ICSI & Assisted Hatching
Intracytoplasmic sperm injection (ICSI)
In the history of infertility medicine, one of the most significant breakthroughs was the development in the 1990s of a process called intracytoplasmic sperm injection, or ICSI.
The popularity of ICSI has grown dramatically as a treatment for male infertility. In ICSI, a lab specialist uses a tiny needle under a microscope to inject a single sperm cell directly into a mature egg (oocyte).
ICSI is used in patients who otherwise might have failed fertilization if the standard process of just putting sperm together with eggs is done. (Read more elsewhere on this website about male infertility and the diagnosis and treatment of male infertility at ARMS.)
ICSI is beneficial for couples with infertility due to severe male factor that may be detected by:
- Poor sperm motility, or movement
- Abnormal morphology, or sperm shape
- Oligospermia (low sperm count)
- Azoospermia, which means there is zero sperm count in the ejaculated semen specimen due to either a vasectomy or other obstructions, or because of problems with sperm production. In this case, sperm from the testis are removed. These sperm are usually not capable of fertilizing eggs as they have not undergone some of the final steps of sperm maturation. These sperm can fertilize eggs though if they are injected into eggs using ICSI.
If a preliminary semen analysis indicates that ICSI is a necessary and appropriate treatment, the couple prepares for IVF in the usual way. However, instead of mixing the eggs retrieved from the woman with the man’s sperm in a laboratory dish (as in standard IVF, without ICSI), a laboratory specialist injects a single sperm cell via a special glass needle into an egg cell. Generally, fertilization is successful about two of three times, and the sperm-injected egg begins developing toward embryo stage.
Later, transfer of the resulting embryo usually occurs from three to five days after egg retrieval. Good quality embryos that are not transferred at that time can be cryopreserved, or frozen, for later attempts at pregnancy.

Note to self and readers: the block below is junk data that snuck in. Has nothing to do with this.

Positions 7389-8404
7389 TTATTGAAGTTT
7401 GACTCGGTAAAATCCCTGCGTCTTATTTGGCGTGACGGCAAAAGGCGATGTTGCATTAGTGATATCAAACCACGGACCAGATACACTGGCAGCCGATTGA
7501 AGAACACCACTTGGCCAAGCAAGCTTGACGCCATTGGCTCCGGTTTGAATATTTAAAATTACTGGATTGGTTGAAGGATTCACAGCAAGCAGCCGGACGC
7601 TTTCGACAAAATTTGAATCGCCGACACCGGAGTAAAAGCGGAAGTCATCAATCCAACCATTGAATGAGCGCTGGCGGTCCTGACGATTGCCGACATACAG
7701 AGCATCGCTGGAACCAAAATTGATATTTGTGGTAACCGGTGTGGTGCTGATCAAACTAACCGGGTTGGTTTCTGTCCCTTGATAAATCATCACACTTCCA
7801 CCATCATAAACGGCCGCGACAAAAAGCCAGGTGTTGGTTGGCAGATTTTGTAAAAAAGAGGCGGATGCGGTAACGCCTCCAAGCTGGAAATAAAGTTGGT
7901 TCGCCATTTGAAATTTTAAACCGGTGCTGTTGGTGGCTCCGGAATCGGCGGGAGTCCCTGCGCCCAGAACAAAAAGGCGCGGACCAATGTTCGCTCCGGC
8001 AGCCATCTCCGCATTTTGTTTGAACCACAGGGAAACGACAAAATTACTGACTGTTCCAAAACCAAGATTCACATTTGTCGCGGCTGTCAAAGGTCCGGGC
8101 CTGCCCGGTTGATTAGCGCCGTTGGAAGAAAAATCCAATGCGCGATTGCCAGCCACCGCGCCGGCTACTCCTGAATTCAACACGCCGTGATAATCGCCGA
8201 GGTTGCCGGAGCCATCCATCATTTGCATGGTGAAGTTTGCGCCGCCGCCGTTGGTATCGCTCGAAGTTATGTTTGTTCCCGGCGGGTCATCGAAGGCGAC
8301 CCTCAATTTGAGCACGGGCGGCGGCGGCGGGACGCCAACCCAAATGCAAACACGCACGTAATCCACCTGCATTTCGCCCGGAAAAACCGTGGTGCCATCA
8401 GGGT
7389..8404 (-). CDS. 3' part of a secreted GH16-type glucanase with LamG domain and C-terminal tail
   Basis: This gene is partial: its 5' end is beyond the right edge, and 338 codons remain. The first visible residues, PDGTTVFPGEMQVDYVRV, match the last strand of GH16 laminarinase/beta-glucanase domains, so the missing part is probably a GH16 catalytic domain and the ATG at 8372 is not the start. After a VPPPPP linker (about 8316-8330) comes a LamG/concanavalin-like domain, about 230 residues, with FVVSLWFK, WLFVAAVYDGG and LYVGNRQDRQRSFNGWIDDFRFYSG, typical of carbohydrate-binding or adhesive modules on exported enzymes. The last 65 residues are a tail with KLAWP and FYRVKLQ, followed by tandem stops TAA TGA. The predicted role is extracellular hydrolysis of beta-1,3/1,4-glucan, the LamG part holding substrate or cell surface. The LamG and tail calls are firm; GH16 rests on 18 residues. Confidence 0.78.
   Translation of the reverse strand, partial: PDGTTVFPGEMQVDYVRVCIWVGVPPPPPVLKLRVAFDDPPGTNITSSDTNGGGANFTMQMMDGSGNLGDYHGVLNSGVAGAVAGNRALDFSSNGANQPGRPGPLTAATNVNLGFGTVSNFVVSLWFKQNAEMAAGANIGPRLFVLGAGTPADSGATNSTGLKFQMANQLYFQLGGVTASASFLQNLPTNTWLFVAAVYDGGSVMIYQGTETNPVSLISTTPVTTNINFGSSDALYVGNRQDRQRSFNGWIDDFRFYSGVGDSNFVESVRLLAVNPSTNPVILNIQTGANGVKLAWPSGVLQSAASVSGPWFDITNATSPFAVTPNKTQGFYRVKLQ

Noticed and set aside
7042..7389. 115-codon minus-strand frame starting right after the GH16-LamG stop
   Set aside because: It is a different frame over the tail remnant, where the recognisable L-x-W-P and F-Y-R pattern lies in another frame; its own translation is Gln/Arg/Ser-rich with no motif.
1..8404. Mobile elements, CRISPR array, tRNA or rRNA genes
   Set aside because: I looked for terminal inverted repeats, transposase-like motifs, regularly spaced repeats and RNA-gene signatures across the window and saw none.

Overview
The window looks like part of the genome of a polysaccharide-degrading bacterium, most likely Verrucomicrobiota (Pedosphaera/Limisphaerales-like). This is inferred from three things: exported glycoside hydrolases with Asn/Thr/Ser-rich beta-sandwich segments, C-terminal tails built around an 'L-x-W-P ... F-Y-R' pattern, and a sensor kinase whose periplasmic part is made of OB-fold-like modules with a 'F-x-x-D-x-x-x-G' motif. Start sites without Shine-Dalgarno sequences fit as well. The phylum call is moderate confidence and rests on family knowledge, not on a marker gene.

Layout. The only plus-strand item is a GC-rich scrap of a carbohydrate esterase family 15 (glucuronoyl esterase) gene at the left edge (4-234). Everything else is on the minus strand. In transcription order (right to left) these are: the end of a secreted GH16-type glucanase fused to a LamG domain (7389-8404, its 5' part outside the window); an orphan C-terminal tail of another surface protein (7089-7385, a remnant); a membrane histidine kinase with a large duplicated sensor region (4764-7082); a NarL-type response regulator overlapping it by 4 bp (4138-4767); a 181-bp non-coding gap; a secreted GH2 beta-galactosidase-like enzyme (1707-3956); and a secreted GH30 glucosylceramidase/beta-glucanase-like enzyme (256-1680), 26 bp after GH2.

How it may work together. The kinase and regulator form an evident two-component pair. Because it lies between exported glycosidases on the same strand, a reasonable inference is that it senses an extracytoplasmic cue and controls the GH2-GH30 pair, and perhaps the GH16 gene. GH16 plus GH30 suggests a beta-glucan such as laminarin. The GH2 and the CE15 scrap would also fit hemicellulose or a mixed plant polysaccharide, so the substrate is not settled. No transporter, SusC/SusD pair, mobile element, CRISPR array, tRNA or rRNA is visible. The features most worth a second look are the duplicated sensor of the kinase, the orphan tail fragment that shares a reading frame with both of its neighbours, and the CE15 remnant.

Because ICSI has been used for nearly two decades, there have been studies on the children born as a result, and the findings do not suggest an increase in congenital abnormalities. However, children conceived through IVF with ICSI for reasons of male factor infertility may be more likely to inherit certain genetic conditions that already exist in the man donating sperm for IVF. Also, the ICSI process irreparably damages some eggs.
This video shows the ICSI procedure to fertilize an egg when there are sperm problems.
Assisted hatching for embryos
To help embryos implant in a woman’s uterus and increase the chances of pregnancy success, fertility specialists can use a process called assisted hatching (AH) in conjunction with in vitro fertilization (IVF).
When all goes well during conception, hatching is a natural process that takes place after a sperm fertilizes an egg and creates an embryo. The egg has an outer coating, called the zona pellucida, which holds together the individual cells.
Several days after conception, after the embryo moves from the fallopian tubes to the uterus, the outer zona coating thins, allowing the embryo to break out of the coating and grow larger. This process of hatching is analogous to a chicken hatching out of its egg.
Hatching is required for the embryo to implant in the lining of the uterus. One of the barriers to becoming pregnant is failure of the embryo to hatch and thus failure to implant.
In order to enhance the odds of a successful pregnancy, a fertility specialist may perform assisted hatching in conjunction with IVF.
First, starting on the day of egg retrieval during the IVF process, the female patient receives a combination of steroid medications and antibiotics for six days. Steroids suppress the patient’s immune system so that her uterus will not reject the treated embryos. Antibiotics fend off infection within the uterus.
Next, on the third day after egg retrieval, a lab specialist uses either an acid or a laser to dissolve enough of the zona pellucida so that hatching can occur after transfer to the uterus.
One risk is that AH can increase the possibility of identical twins, known as monozygotic twins. In rare instances, the use of steroids can also result in nausea, insomnia, osteoporosis, elevated blood pressure, salt or water retention, higher susceptibility to infection, mood swings, and allergic reactions. The antibiotic used (usually doxycycline) may increase both skin sensitivity to sun light and the risk of vaginal yeast infection.
However, these latter effects are unusual, and the advantage of assisted hatching is that it can significantly boost the odds of a successful pregnancy, especially when handled by an experienced embryologist. This is particularly true for women older than 35, who generally have lower pregnancy rates.